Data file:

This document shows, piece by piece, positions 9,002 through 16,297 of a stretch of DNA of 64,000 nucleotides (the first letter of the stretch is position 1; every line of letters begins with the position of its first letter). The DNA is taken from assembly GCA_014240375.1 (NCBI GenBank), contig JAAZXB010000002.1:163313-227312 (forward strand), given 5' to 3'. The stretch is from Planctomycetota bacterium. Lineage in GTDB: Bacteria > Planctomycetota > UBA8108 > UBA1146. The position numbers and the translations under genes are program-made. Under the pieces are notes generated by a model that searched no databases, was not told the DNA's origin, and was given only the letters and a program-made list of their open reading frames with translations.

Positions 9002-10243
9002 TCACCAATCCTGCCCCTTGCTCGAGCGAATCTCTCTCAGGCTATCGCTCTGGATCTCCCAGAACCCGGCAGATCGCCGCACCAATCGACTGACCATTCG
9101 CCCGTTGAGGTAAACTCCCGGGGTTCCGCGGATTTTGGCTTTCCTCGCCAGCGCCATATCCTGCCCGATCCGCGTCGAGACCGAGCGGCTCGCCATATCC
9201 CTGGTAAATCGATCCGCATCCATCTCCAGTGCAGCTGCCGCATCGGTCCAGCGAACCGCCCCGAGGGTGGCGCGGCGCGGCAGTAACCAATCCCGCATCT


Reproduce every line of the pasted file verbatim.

This document shows, piece by piece, positions 9,002 through 16,297 of a stretch of DNA of 64,000 nucleotides (the first letter of the stretch is position 1; every line of letters begins with the position of its first letter). The DNA is taken from assembly GCA_014240375.1 (NCBI GenBank), contig JAAZXB010000002.1:163313-227312 (forward strand), given 5' to 3'. The stretch is from Planctomycetota bacterium. Lineage in GTDB: Bacteria > Planctomycetota > UBA8108 > UBA1146. The position numbers and the translations under genes are program-made. Under the pieces are notes generated by a model that searched no databases, was not told the DNA's origin, and was given only the letters and a program-made list of their open reading frames with translations.

Positions 9002-10243
9002 TCACCAATCCTGCCCCTTGCTCGAGCGAATCTCTCTCAGGCTATCGCTCTGGATCTCCCAGAACCCGGCAGATCGCCGCACCAATCGACTGACCATTCG
9101 CCCGTTGAGGTAAACTCCCGGGGTTCCGCGGATTTTGGCTTTCCTCGCCAGCGCCATATCCTGCCCGATCCGCGTCGAGACCGAGCGGCTCGCCATATCC
9201 CTGGTAAATCGATCCGCATCCATCTCCAGTGCAGCTGCCGCATCGGTCCAGCGAACCGCCCCGAGGGTGGCGCGGCGCGGCAGTAACCAATCCCGCATCT